The latest mutation in the ongoing row over the future of the BBC is about the extent to which the Corporation is currently making content adequately supplied by commercial channels.
Today’s Daily Mail brings word of ministers criticising the BBC for producing ‘overly commercial’ programming. Writing in the Telegraph, Janet Daley claims that the Corporation is treating its most popular shows as political hostages, under threat unless the Government caves in.
On the other side Chris Bryant, the Shadow Culture Secretary, takes up his pen in the New Statesman to defend the practise of making publicly subsidised popular entertainment.
The essence of his case is that as the BBC takes money from everyone, it should produce something for everyone. As he writes:
“I passionately believe that a public sector broadcaster run with public money should make popular programmes; making the good popular and the popular good is a laudable aim, and I’ll be fighting for the BBC’s right to continue to do just that.”
The alternative, in his view, is that the Corporation becomes “posh TV at the public expense” – joining the ranks of the cultural ‘middle class rip-offs’ so cruelly satirised by Yes Minister all the way back in 1982.
This would in turn, in his view, undermine the case for having a universal licence fee at all.
What limits Bryant’s piece is that it treats some of the current pillars of the BBC – Lord Reith’s mission statement and the licence fee – as immutable points around which all else must flow.
Yet we ought to remember that the BBC was created in a completely different media environment to the one it exists in today.
When the BBC’s television wing was established, TVs were spreading but there wasn’t an industry producing programming. So the idea was simple: everyone with a TV chipped in to produce things to watch on it.
As the Shadow Culture Secretary points out, six in ten of those who helped to choose the three words of the BBC’s mission plumped for ‘entertain’. And why would we expect anything else, when entertainment television remains far and away the most popular today?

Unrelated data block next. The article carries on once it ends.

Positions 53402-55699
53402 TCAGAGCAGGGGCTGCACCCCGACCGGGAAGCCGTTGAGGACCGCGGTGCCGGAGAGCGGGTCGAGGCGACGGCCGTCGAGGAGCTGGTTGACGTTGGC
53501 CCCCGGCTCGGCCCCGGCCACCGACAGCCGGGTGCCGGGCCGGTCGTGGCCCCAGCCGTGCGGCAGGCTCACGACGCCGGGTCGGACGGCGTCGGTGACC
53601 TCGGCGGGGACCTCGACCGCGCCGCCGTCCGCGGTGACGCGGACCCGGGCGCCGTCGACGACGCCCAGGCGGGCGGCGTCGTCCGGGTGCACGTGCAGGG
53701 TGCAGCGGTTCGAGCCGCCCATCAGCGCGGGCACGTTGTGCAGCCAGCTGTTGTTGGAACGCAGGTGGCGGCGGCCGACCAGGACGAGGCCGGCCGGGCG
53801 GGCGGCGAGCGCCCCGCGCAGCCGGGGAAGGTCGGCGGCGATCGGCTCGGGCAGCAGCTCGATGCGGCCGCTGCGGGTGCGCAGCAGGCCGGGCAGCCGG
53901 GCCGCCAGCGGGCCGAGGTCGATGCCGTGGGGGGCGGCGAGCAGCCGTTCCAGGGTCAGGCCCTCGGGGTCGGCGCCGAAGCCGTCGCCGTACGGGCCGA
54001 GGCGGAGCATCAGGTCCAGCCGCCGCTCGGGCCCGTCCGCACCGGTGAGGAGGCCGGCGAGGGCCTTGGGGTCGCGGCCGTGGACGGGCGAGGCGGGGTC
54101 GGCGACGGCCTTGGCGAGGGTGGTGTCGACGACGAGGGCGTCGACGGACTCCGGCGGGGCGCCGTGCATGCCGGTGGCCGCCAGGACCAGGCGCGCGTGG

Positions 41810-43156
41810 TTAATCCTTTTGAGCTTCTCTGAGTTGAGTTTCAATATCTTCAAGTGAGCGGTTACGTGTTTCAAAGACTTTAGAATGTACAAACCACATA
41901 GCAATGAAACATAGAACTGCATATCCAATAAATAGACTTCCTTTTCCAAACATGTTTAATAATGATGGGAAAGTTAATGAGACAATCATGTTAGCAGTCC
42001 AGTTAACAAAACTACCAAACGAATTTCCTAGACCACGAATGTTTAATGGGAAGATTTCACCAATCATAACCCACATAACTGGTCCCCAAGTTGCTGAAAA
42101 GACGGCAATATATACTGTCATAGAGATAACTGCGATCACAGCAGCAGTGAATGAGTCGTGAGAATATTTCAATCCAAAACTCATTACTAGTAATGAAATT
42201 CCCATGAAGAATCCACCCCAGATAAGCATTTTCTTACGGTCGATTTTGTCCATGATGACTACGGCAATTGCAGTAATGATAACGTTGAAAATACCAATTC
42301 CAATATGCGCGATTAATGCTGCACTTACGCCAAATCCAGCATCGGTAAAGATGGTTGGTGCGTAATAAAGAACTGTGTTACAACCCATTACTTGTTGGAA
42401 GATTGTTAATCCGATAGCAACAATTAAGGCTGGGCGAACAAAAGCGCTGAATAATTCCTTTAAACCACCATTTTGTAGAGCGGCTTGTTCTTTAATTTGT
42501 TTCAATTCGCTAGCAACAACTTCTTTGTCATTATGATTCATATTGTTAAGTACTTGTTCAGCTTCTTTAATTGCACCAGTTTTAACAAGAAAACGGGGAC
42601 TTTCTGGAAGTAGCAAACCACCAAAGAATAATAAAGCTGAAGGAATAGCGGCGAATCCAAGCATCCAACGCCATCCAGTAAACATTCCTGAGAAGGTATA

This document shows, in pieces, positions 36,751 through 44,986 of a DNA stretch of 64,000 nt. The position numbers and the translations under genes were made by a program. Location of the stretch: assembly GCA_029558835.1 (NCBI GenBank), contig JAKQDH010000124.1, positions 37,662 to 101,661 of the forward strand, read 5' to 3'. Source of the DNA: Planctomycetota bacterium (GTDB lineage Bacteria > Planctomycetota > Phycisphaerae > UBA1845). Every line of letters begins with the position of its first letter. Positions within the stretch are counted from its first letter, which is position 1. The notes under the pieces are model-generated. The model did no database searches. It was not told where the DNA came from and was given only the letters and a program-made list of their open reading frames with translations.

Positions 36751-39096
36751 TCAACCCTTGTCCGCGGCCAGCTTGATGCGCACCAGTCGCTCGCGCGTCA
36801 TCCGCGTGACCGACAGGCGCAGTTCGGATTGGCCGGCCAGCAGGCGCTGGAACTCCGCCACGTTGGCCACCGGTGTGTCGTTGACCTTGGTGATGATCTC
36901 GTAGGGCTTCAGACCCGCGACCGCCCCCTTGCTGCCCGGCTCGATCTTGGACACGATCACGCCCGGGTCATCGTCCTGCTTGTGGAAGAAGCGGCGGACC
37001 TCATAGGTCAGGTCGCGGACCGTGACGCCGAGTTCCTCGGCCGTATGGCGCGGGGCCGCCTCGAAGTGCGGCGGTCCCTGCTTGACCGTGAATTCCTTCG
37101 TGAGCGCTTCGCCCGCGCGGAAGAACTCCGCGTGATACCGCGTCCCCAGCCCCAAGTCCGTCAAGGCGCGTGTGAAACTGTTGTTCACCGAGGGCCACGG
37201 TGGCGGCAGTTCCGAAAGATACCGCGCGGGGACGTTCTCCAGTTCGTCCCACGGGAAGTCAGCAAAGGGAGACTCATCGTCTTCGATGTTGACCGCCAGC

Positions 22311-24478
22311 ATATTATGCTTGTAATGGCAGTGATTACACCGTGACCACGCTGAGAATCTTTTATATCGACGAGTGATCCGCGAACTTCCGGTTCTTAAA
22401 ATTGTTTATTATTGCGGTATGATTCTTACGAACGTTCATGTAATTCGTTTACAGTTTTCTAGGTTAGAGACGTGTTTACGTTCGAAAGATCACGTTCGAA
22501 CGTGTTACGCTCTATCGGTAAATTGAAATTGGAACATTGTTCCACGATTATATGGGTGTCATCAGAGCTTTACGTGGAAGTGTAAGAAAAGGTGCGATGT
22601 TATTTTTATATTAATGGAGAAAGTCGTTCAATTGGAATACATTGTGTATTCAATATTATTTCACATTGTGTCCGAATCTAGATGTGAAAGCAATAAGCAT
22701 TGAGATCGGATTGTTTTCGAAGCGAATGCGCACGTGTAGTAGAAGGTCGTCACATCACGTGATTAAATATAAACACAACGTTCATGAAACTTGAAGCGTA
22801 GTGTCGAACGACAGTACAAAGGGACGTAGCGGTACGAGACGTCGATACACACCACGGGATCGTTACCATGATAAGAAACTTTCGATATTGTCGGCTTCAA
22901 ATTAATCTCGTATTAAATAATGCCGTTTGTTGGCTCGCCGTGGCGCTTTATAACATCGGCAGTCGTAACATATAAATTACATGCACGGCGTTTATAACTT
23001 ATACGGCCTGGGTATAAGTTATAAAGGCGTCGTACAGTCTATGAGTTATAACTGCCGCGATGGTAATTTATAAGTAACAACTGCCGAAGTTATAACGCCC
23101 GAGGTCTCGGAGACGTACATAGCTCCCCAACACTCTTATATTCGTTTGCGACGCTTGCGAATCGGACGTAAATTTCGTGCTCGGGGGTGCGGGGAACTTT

Yet the critical difference is that back when that poll was taken, there weren’t the multitude of alternatives that modern viewers enjoy.
This calls to a dilemma at the very heart of arts subsidies: subsidising things people will pay to watch is pointless; and subsidising things people won’t watch is hard to justify.
The solution may lie in one of the very horrors Bryant warned against: a fundamental change to the universal licence fee.
John Whittingdale, the Culture Secretary, has announced that the Corporation might move towards a mixed funding model, with a universal licence fee topped up by voluntary subscriptions to various arms of the BBC.
This could allow everyone to contribute to an uncontentious public service ‘core’ and then vote with their feet – and their wallets – on the rest by subscribing to packages from BBC Arts, BBC Entertainment, BBC Music, et al.
Packages could also draw elements from different divisions of the BBC in popular combinations.
These would then receive funding directly proportional to their support from BBC viewers – and have extra incentive to match commercial competitors.
As long as the content was good enough, the Corporation would continue to be what Bryant describes: an institution into which we all pay in, and whose content we all watch – and it would only remain so as long as it deserved to be.
But it would also benefit from the best aspect of the free market: BBC producers would be dependent for their bread not on those in power, but directly on the viewers they serve.